January 27, 2004

Common Council Makes Noise Over C-Town Revelry

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The keg you put in your conveniently undersized kitchen could run you more than $60. The live music in your living room might cost you $20 or $30 — and don’t forget to add a few dollars for ice to keep the brew chilled. But the combined cost of your party could be as much as $1,000 if a proposal brought forth by Robert Sarachan, Ithaca assistant city attorney, is passed by the Ithaca Common Council.

Last night, Sarachan detailed a proposal at City Hall that would increase possible noise violation fines to a minimum of $250 or 50 hours of community service and a maximum of $1,000 or 200 hours of community service and/or up to 15 days in jail. While it is considered unconstitutional to force a defendant to submit to community service, many law violators who cannot afford expensive fines choose community service. Sarachan’s proposal is based on similar legislation currently in place in East Lansing, Mich.

An aggravated noise violation could incur the maximum penalty, depending on the severity of the violation. The presence of a keg, DJ, amplified sound faced toward windows, a cover charge, public urination, more than 25 people or the presence of underage drinkers coupled with a noise violation could place a hefty financial burden upon party hosts in Collegetown.

“If any two of these are present with a noise violation, then a noise violation becomes aggravated,” Sarachan said.

Sarachan also proposed that noise violations more than half an hour apart in a single night should constitute multiple violations, as opposed to a single repeated violation incurring only one fine.

“We’re just putting it in the code,” Sarachan said.

Generally, the custom is to cite party hosts only once for repeated noise violations.

“They’ll give a warning first, then come by and issue a ticket,” said David Whitmore ’96 (D-Second Ward).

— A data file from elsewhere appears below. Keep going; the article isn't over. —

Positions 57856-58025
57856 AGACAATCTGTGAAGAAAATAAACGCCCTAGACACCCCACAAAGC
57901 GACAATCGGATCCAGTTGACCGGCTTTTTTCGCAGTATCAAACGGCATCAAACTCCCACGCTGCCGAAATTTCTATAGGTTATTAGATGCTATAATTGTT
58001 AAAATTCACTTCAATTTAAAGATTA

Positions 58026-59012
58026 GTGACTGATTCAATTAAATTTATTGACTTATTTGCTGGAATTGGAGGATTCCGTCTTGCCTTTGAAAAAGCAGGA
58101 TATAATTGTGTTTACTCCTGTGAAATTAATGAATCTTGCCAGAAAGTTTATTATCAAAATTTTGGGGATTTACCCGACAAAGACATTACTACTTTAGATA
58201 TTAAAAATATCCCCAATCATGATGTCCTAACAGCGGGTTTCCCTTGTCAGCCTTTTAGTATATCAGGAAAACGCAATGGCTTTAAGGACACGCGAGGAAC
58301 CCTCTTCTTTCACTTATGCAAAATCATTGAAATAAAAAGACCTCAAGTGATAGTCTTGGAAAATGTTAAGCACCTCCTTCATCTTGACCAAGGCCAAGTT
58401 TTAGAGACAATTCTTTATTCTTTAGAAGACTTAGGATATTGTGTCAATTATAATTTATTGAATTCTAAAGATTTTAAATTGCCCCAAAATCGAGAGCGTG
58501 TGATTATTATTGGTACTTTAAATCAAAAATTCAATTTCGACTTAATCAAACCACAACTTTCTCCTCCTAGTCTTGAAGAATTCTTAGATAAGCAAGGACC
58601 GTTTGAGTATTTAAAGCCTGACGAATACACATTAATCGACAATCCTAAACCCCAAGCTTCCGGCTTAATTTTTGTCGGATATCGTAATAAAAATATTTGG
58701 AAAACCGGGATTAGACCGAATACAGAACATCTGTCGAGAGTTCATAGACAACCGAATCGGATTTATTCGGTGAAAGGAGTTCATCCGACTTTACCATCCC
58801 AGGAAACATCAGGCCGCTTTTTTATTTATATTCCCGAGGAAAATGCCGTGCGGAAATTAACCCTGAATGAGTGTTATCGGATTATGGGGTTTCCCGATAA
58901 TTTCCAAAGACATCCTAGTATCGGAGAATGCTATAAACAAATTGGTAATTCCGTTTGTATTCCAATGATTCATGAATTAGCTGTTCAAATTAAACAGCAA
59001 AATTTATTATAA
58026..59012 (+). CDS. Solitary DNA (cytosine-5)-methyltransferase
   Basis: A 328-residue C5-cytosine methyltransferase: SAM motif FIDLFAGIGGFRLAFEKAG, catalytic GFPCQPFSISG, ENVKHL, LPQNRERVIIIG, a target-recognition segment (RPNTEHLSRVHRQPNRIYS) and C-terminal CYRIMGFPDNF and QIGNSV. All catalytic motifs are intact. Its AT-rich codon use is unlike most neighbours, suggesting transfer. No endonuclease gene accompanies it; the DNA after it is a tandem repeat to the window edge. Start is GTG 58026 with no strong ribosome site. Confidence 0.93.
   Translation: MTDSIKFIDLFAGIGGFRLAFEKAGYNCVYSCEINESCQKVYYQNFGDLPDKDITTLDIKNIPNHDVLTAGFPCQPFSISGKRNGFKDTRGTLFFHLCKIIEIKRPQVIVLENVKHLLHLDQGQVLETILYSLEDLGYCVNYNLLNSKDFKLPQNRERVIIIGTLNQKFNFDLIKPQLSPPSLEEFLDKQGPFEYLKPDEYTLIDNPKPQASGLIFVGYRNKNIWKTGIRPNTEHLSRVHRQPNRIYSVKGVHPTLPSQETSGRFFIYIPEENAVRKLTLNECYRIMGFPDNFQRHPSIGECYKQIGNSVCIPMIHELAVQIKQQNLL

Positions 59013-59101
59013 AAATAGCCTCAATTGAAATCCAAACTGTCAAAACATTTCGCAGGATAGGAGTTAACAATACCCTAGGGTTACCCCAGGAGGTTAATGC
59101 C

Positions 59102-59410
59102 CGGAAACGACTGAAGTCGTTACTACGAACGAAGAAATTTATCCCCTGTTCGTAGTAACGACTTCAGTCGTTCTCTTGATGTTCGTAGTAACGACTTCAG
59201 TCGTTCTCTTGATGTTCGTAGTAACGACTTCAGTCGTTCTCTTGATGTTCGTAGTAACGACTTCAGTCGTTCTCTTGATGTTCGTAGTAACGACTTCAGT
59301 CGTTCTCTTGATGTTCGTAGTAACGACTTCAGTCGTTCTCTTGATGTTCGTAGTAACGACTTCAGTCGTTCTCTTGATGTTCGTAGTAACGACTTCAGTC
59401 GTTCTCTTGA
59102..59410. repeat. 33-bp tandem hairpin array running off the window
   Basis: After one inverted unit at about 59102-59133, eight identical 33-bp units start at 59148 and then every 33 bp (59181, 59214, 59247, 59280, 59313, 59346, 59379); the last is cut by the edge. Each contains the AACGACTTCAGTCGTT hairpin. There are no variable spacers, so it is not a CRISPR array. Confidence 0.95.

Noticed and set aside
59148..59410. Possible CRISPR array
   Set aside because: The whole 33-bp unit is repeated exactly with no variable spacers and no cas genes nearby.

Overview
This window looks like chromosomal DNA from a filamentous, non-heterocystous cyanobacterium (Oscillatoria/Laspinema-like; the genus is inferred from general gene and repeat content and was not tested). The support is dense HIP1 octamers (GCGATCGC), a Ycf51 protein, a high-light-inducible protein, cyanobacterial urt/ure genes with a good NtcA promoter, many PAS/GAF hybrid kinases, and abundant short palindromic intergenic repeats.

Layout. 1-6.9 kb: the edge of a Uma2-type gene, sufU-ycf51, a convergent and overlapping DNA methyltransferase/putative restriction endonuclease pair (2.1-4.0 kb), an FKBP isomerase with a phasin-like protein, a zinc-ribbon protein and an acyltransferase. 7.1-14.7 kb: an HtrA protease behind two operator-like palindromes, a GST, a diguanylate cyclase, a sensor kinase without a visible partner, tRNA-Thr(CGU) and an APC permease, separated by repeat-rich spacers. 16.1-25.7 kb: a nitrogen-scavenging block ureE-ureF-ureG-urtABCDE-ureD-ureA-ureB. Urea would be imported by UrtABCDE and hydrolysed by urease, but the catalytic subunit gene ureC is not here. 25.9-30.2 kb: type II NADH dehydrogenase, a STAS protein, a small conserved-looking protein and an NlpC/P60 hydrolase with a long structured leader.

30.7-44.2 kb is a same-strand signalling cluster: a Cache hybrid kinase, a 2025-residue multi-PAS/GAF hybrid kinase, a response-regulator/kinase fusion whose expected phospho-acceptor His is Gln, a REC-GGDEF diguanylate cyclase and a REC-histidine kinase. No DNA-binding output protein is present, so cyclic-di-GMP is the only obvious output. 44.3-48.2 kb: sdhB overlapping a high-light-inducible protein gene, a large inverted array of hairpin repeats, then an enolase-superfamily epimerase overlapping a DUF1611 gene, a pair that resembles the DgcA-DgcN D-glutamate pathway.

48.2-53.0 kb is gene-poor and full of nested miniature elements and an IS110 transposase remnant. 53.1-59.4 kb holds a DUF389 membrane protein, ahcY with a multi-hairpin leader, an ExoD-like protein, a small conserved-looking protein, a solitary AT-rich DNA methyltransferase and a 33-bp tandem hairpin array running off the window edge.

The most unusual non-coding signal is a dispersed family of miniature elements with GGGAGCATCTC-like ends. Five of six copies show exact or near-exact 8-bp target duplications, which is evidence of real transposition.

Although landlords are often not present at Collegetown parties, they may currently be cited and could face jail time if their lessees are charged with noise violations. During his tenure as assistant city attorney, Sarachan said that he has never encountered such a case, but he omitted that penalty in his revision of the noise violation legislation.

“However, [landlords] can get a civil penalty” under his revisions, Sarachan said. He has proposed that landlords may receive a $50 fine but no jail time.

Sarachan’s legislation would also provide an easier outlet for police officers to issue tickets for open containers of alcohol. Police would be allowed the presumption that a container that looks like it might contain alcohol, such as a wine bottle or beer can, indeed contains alcohol. Some people claim to police that such containers in fact contain a legal beverage, Sarachan said, and his changes would allow officers to swiftly enforce the open-container code. However, “it doesn’t mean anyone is guilty of anything,” Sarachan said.

While Whitmore agreed with much of Sarachan’s proposal, Michael Taylor ’05 (D-Fourth Ward) took main offense to the proposed aggravated noise violation. He said that it is not fair to enact multiple noise offenses if party hosts are not informed of their first offense, and that Sarachan’s penalties take “the socializing characteristics of a certain group of people” and impose undue chastisement.

Despite Taylor’s objections, Sarachan’s proposed revisions were received positively by most council members.

“This is for discussion tonight, so it could come back to our committee in a cleared-up form,” said Pamela Mackesey ’89 (D-First Ward).

The Ithaca Common Council will examine Sarachan’s noise violation changes further next month in City Hall.


Archived article by Clark Merrefield

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